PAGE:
Like many artists, Mallory dreamed of moving to Nashville, and after a pit stop in Toronto to dip her toes into big city waters, she found her way there.
“It was a great move for me. The biggest thing that leveled up for me was what I’ve learned as a songwriter. I always want to be the worst writer in the room; that’s how you grow and become great.”
Mallory was hungry to be thrown into a mixing pot of experience and talent on every corner. It was motivating and inspiring for her.
“It’s a transplant city in the best way – everyone is intertwined somehow in the music industry.”
“You go to shows to see people who are better than you, you write with people better than you. It humbles you and makes you appreciate what you have to learn and what you have already learned.”
In a city where many people are chasing the same dream, Mallory has to focus on her path and move forward with decisions that are best for her.
“I get demo-itis, I second guess myself a lot, and it’s easy to compare yourself to other people when this is going on.”
“It’s easy to dwell on what you don’t have compared to someone else, which is why it’s important to surround yourself with positive people who bring out positive energy and are supportive of one another’s achievements.”
She continues, “ You have to have a circle of people in the music industry who can be sounding boards and you can ask advice. Community is so important here and that’s what’s made my experience so positive.”
Get to Know Mallory Johnson
Mallory Johnson comes from a very musical family, growing up around celtic and country music, and touring through North America and Scotland with her family’s celtic band. She was just 11 years old when she recalls recording albums, lugging gear, and traveling in a van to play.
She took lessons and partook in musical theater, and while she never had the voice for it, theater taught her a lot about performing.
By late high school, Mallory set her sights on a country music career. She had been writing songs for years, and as she transitioned from a background in celtic and folk music, she was able to find similarity in the storytelling elements these genres all shared.
“That’s where my heart was, was this storytelling.”
It’s this diverse background where she feels she’s found her favourite musicians today. Citing Jason Isbell, Dolly Parton, Kacey Musgraves, and Brandy Clark as her favourites, she’s drawn to each of their unique perspectives, sounds, and the space they take up in their respective genres.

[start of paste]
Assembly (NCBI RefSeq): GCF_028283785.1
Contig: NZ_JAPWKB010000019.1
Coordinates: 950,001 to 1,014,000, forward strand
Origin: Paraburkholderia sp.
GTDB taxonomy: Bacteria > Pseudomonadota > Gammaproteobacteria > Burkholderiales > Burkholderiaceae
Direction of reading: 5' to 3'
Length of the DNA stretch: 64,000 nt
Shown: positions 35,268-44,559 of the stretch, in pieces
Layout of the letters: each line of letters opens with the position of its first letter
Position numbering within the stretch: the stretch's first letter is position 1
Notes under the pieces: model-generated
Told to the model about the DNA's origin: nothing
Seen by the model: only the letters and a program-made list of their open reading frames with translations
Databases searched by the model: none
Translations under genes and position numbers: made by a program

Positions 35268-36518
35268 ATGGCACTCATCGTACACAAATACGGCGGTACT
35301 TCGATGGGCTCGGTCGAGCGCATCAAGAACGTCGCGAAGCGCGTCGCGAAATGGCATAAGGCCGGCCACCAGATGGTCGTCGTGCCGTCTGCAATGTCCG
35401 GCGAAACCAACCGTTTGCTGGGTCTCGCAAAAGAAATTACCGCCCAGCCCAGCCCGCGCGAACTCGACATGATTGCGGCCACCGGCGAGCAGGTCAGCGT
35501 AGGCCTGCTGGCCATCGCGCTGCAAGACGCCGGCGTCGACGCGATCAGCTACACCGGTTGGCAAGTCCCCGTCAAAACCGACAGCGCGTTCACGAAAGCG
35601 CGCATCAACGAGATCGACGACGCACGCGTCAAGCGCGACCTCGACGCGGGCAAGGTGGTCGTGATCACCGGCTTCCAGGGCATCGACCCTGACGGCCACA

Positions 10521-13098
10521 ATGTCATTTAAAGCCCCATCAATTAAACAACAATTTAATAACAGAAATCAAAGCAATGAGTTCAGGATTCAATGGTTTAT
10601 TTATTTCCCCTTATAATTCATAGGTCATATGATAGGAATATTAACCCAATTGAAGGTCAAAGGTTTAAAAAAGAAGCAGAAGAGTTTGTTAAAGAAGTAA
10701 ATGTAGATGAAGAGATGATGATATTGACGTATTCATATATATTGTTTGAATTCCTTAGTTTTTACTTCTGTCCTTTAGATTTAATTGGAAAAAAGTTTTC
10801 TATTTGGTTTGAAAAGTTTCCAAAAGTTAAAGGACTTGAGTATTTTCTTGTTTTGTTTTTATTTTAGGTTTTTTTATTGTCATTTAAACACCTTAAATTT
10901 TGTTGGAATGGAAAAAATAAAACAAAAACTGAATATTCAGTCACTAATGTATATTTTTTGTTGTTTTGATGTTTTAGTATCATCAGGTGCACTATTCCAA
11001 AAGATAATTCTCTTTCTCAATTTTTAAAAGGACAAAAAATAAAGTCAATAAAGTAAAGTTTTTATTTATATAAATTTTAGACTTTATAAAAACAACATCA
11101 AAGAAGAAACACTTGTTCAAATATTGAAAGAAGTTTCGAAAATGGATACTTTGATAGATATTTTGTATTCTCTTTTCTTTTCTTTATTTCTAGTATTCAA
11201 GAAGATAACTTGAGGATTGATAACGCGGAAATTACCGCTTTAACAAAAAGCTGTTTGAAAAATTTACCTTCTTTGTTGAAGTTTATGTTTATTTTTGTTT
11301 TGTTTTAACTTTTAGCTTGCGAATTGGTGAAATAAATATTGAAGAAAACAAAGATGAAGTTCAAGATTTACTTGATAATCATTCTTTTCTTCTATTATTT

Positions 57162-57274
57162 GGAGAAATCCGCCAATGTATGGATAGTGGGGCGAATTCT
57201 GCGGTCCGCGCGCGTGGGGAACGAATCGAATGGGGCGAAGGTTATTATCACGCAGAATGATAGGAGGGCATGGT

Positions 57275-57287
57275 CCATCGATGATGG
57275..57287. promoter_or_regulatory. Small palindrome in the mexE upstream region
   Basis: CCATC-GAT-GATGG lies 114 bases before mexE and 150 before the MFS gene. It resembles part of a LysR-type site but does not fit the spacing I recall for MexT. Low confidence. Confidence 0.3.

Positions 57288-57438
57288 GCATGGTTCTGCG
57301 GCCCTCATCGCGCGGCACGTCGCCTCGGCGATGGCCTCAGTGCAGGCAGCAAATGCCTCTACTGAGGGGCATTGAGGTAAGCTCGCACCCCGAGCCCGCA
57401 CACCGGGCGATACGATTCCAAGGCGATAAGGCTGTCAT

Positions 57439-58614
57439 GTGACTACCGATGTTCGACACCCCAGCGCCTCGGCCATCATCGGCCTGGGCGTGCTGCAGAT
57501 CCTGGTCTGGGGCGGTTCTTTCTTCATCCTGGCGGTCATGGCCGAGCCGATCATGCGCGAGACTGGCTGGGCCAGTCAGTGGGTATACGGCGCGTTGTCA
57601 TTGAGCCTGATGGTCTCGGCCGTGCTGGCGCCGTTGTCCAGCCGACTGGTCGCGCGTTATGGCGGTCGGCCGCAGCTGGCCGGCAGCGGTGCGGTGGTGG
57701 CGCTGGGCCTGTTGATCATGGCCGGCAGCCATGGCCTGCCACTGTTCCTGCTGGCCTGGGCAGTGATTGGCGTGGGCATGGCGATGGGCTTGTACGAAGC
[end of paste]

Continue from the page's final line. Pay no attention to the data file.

She began performing at local open mic nights and eventually ventured into the contest world, where she won “Newfoundland’s Next Country Star.” The prize included a free guitar and the opportunity to record a single in Nashville. This experience is also how she’d find her way to working with Sammy Kershaw.
This experience was life-changing. She learned a lot from Kershaw, who has said, “Her pitch is so good, she has country soul, her phrasing is great and the way she breathes in the song, it’s unbelievable that she has been sitting out there.”
Having the opportunity to work with Sammy Kershaw and other talented people gave her the validation she needed to kickstart her journey. It was rewarding to be supporting by a group of people who see this revolving door, for them to take her seriously and compliment her was rewarding.
On deciding to take a leap of faith, Mallory says, “What’s the worst that could happen, what will I regret more?”
It wasn’t all smooth sailing, she’s been turned down a number of times, but it’s those no’s she feels that make her feel like she’s progressing.
“If you’re not hearing no, you’re doing it wrong. And the no’s make hearing the yes’s so much better.”
Mallory always knew Nashville was the end goal, but she was encouraged to pursue a higher education. After enrolling initially in bio-chem nutrition at Memorial University, she transferred to primary/elementary education and taught music at a private school for five years.
She then moved to Toronto for a year where she tested the waters of living in the big city.
“I didn’t think I’d be a city girl.” As it turns out, she loved it.
The busyness of the city was comforting, especially since she lived alone in the downtown core. Toronto was her stepping stone to Nashville.
Now, Nashville feels like a small town in a big city. You’re a very small fish in a very big pond, but a huge opportunity for growth and venturing outside your comfort zone.
“That’s how you better yourself; you have to have new experiences.”
For Mallory, Nashville has been exactly this for her. “This is the land of opportunity. It’s a place to grow and get my butt kicked.”
While she’s now primarily based in Nashville, Newfoundland will always be home.
Newfoundland is so rich with talent, but Mallory wanted to put herself in a situation where she was forced to better herself or leave.
“Newfoundland is the salt of the earth for me. Music is part of the culture, and the people of Newfoundland support their own.”
What’s In Store For Mallory This Year
Mallory is excited about new music (and so are we)! She will be releasing her debut full length record, which was produced by Kent Wells (Dolly Parton).
The first single from the record will hit streaming platforms sometime in the spring. She’s very excited, since she hasn’t released music on her own since 2019, and she’s more than ready.
She’s excited to announce shows coming up throughout the summer as well (be sure to follow her on social media for details coming up).
We will also be following her journey with SiriusXM’s Top of the Country, where she’s placed in the Top 8. She will be partaking in a development project leading up to the Top Three selection for the finale at the CCMA Awards in September.
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Country music lover with an unhealthy collection of concert t-shirts. Always looking for up and coming artists. Believer in music's ability to soothe the soul. Connect with me on Instagram and Twitter.